Towards the end of November, Rachel and I are setting off to Mexico for two months to explore around the country in hopes of finding a place to long-term relocate and see how we enjoy living in a different country.
This post is both a place for us to corral all of our broad level plans as well as to share it with those who are interested.
What We’re Looking For
The country has been on our radars for a few years now and while we’ve visited the Yucatán peninsula a few times for vacation, we wanted to really focus in on a place we could see us spending day-after-day going through the menial life chores while also warranting the discomfort of leaving the current area we call home.
We’re not after an endless vacation of beach days and drinks with umbrellas in them. We just want a different style of life than we have in the mid-Atlantic. A slower pace to really enjoy each activity and sensation. A friendly community that isn’t all about ‘me.’ No more impatient road rage from people who are running late to their job. An escape from consumerism to put our energies towards what really matters to us in life.
Neither of us particularly enjoy the idea of living in large cities (we consider large close to our surpassing a million people), but we also understand the benefit to using them as a home base to explore the surrounding areas which is why we’ll be staying in medium to large cities (the smallest city we’re basing in as a population of 200,000 people.)
We’re also looking at weather. There’s a lot to be said about the mid-Atlantic and how it gets all four seasons (sometimes in one day) but I don’t do well in the cold. I turn into a giant baby if it drops below light sweater weather and the sun is blotted from the sky. Similarly, Rachel doesn’t like humidity. This has led us to omit certain areas, like the Yucatán peninsula, which was tough because Mérida, the capital of the eastern state, is highly recommended for expats and travelers. Looking at the map, we’re staying predominately in temperate and semi-arid areas.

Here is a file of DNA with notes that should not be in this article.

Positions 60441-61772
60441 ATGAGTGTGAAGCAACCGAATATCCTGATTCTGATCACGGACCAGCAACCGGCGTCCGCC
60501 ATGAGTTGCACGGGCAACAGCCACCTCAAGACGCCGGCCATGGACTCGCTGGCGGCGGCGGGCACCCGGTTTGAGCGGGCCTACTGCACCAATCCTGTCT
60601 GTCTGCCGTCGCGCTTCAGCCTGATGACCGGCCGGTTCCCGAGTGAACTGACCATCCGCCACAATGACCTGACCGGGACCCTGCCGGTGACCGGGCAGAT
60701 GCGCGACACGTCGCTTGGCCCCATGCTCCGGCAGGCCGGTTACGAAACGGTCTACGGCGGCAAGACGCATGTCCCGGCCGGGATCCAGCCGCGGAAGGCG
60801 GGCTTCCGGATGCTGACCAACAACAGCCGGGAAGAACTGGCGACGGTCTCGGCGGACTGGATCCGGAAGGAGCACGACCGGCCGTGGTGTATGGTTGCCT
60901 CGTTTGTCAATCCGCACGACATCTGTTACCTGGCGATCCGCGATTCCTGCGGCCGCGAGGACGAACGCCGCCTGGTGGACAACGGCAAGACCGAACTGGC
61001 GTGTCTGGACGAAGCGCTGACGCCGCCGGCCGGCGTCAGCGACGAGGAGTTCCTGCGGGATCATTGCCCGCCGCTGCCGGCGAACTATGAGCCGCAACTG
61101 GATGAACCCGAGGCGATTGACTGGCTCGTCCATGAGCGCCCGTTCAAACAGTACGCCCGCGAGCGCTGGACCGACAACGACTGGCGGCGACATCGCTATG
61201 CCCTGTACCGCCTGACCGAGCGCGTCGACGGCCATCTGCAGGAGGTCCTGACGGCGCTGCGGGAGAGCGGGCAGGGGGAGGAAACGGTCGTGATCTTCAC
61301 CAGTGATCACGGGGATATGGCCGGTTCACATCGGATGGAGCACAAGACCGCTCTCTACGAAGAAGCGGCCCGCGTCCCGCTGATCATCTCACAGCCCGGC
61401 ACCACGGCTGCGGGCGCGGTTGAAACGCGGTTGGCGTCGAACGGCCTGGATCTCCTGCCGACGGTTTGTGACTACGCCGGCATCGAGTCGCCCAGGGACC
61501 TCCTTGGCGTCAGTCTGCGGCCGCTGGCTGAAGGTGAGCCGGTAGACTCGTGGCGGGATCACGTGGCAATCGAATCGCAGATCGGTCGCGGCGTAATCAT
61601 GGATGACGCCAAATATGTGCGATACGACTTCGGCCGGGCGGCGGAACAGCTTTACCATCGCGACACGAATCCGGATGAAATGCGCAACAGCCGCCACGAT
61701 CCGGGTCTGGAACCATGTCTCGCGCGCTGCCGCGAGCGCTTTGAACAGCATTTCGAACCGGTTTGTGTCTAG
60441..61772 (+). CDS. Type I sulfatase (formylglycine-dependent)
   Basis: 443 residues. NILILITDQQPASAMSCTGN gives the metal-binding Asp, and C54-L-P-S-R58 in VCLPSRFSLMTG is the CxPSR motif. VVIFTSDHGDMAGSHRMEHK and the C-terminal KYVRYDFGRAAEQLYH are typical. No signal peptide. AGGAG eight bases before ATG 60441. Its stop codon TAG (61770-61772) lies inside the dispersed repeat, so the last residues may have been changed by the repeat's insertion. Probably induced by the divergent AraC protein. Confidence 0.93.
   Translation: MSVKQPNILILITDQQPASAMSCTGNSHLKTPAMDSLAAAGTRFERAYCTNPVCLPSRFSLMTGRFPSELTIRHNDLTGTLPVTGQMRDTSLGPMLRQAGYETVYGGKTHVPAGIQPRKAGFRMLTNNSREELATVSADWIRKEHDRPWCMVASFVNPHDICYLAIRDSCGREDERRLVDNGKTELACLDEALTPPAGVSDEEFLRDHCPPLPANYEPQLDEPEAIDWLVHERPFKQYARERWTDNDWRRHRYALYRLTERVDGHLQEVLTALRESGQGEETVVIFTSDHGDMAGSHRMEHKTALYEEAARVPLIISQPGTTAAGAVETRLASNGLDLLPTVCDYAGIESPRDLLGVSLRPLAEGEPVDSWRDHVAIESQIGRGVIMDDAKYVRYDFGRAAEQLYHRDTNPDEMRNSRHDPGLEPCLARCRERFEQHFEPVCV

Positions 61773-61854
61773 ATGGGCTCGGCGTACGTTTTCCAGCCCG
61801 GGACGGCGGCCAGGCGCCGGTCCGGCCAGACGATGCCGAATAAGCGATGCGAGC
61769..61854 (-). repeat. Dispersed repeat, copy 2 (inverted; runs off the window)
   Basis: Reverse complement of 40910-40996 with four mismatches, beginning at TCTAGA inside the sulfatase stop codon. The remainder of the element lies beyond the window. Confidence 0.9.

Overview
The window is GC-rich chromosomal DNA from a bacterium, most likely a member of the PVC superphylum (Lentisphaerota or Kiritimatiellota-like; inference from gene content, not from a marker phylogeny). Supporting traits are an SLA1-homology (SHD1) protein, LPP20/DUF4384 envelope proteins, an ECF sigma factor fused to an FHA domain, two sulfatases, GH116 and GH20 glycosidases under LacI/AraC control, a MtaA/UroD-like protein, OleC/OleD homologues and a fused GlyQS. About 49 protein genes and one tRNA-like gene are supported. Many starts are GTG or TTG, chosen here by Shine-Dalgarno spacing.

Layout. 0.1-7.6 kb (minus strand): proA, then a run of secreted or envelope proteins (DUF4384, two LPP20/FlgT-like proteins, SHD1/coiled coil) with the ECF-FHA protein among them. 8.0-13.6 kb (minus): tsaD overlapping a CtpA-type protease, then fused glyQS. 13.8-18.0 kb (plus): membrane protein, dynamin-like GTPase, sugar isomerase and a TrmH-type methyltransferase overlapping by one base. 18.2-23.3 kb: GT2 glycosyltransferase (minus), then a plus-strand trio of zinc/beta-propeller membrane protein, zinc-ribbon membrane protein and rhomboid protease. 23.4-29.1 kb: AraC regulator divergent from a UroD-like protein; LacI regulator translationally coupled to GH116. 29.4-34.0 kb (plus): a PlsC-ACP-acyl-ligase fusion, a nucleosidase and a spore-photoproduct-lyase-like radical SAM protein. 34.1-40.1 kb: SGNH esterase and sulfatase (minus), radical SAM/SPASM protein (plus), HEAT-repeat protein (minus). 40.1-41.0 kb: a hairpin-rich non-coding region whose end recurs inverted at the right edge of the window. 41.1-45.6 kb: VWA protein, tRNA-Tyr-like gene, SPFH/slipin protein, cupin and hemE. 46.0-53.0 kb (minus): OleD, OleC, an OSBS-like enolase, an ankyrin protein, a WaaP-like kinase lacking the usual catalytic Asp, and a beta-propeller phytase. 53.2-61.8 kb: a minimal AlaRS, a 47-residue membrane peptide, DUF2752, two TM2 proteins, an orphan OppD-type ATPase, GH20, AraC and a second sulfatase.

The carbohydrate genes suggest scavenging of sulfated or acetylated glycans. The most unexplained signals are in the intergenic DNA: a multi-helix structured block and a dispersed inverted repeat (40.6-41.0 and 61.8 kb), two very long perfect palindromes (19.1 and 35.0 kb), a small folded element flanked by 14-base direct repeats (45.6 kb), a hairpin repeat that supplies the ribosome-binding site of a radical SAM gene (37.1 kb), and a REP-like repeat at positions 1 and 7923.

We’re also trying to be conscious of the increasing digital nomad population popping up in Mexico where they can earn stronger USD currency online and spend relatively less in the local peso. We’re not targeting Mexico for cheap living. Quite the opposite. We’re targeting it to enrich our lives through daily routines that strengthen our skills and character and integrate into a receptive community that share our ideals.
A few other things that we’ll consider but aren’t current decision-makers include:
- Access to Spanish education. We practice every day now, but feel like you can’t become truly fluent in a language unless you’ve immersed yourself in it.
- Medical care. It’s no secret that health care in the United States is ridiculously expensive. Being that we need constant access to medication, I’d prefer local access rather than having to import prescriptions with us.
- Ease of having a pet. Griffin is going with us.
- Transportation. I don’t plan on bringing my car with me once we’ve found a place, so it would be nice to not need one.
So where are we going? We wanted to start off in one area and just figure it out, but prices have been fluctuating too much recently, and booking in advance saves you considerable money. While we have chosen our route and timeline in each area, we have left the actual time in each city open to explore different neighborhoods and the surrounding towns.
If you’re a long-time reader, you’ll know that Oaxaca has been on my radar for a very long time to visit. This was my no-brainer first pick for where we were going to visit as it is a perfect size city for me and acts as a gastronomic and cultural hub for the country. That sounds like a perfect place to really delve into another culture and how my preferred lifestyle may intertwine.